They may not be the biggest international news made in Atlanta this week, but just like the negotiators who came here for the Trans-Pacific Partnership, these two government officials had a trade mission.
In this case, that was literally so.
The four-day trade mission to Atlanta is led by Mark Rutte, prime minister of the Netherlands, and Geert Bourgeois, minister-president of Flanders. They have been talking to Georgia businesses leaders and introducing some of their own business people.
“The United State is our most important trade partner, outside of Europe
Bourgeois told the Journal-Constitution today. “This will go in both directions. We are looking for possibilities to invest here, but also for trade.”
With an eye to the U.S. penchant for innovation and entrepreneurialism, the delegation includes 125 representatives of 85 companies from Flanders and the Netherlands, he said. “We see the entrepreneurial system in Atlanta as being very strong.”
Netherlands and Flanders rely heavily on ports and together are known as the Delta Region, which provides a broad path of entry into the heart of Europe.’
“We see a lot of similarities to Georgia,” Bourgeois said.
Flanders, a region of Belgium, has a population of about 10 million with a large political movement pushing for full autonomy.
Its larger neighbor, the Netherlands is a nation of about 17 million people and has a more sizeable financial footprint.
A few hundred years ago, the Netherlands dominated global trade. While a series of other, larger powers eclipsed or simply seized Dutch possessions, the nation’s businesses and bankers continued to have worldwide reach.
Today, Dutch exports annually:
— to the United States: $18.9 billion.
— to Georgia: $901.2 million.
That trade accounts for tens of thousands of jobs, according to Netherlands officials. Among Dutch companies with operation in Georgia are Akzo Nobel, Heineken, Philips and Randstad.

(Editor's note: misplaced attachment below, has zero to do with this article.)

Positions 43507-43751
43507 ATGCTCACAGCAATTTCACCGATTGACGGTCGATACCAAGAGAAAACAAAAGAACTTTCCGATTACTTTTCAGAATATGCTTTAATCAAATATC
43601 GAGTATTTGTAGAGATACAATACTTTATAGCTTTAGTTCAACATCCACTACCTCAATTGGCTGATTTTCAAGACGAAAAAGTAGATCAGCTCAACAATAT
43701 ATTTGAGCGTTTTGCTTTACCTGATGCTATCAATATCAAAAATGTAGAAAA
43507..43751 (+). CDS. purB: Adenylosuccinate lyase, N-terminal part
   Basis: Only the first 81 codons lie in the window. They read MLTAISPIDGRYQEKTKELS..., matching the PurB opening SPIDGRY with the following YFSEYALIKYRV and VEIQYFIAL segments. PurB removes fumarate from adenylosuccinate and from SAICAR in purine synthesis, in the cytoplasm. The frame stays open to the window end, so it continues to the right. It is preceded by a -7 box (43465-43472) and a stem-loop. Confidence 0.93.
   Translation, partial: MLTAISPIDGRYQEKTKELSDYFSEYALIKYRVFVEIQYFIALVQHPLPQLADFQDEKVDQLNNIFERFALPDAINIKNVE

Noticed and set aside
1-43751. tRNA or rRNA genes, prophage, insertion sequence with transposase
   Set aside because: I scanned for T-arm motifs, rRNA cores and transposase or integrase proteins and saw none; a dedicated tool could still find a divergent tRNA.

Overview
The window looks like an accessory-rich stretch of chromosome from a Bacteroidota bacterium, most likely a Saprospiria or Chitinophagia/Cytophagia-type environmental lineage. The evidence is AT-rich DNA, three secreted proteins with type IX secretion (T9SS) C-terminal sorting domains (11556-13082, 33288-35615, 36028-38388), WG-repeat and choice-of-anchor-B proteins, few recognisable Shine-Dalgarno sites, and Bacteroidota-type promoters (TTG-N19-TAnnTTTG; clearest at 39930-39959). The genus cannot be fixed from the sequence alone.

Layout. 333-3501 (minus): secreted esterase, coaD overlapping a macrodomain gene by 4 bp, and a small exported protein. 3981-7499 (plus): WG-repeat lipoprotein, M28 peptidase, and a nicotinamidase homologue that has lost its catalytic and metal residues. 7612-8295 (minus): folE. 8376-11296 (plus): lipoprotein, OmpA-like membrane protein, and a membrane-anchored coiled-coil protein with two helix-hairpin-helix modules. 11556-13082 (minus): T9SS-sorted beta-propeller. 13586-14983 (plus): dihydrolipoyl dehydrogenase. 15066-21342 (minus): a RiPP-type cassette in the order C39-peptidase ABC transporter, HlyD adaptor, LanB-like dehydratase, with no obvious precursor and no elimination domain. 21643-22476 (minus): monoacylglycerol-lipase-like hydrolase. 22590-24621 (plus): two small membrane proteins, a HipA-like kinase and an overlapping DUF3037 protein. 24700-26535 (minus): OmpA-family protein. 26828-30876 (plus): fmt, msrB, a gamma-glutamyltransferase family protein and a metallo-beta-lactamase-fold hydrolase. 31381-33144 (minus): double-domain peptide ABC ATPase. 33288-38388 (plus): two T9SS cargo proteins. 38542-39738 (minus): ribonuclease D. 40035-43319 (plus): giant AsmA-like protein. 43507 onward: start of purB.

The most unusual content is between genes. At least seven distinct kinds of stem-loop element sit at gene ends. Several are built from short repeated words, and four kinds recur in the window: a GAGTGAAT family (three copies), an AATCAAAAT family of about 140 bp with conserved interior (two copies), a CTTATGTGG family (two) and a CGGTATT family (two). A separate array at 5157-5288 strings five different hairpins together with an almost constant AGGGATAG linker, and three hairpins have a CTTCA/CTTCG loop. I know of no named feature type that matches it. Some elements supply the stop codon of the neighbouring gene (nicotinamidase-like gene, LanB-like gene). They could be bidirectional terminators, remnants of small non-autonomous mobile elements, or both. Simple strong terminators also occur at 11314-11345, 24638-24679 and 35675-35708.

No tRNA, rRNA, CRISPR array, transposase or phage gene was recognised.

Rutte said that the Europeans can learn from American business culture – albeit with some reservations.
American politicians have commonly decried Europe for its supposedly sclerotic rules, labor laws that restrict firing, regulations that bind the hands of innovation and a safety net that makes unemployment tolerable.
“There is some truth to that,” Rutte said. “Although we are not here to copy the American model.”
Still, there has also been change in the Euro-system, he said. “The number of entrepreneurs starting businesses in Flanders and the Netherlands is much higher today than it was five years ago.”
Rules have been loosened, sometimes for unfortunate reasons, he said.
“What has helped is that we have had a crisis. There has been quite a downturn in the economy and in that phase we have changed labor laws to an extent.”
Citing a study by Kauffman Foundation, Bourgeois said he sees Atlanta as an argument for change, but not mimicry. “Atlanta has the second-highest rate of entrepreneurialism.”
Neither European nor U.S. system is perfect, he said.
“We need more of that entrepreneurial spirit. We do need more flexibility. We think a system that is between both would be good.”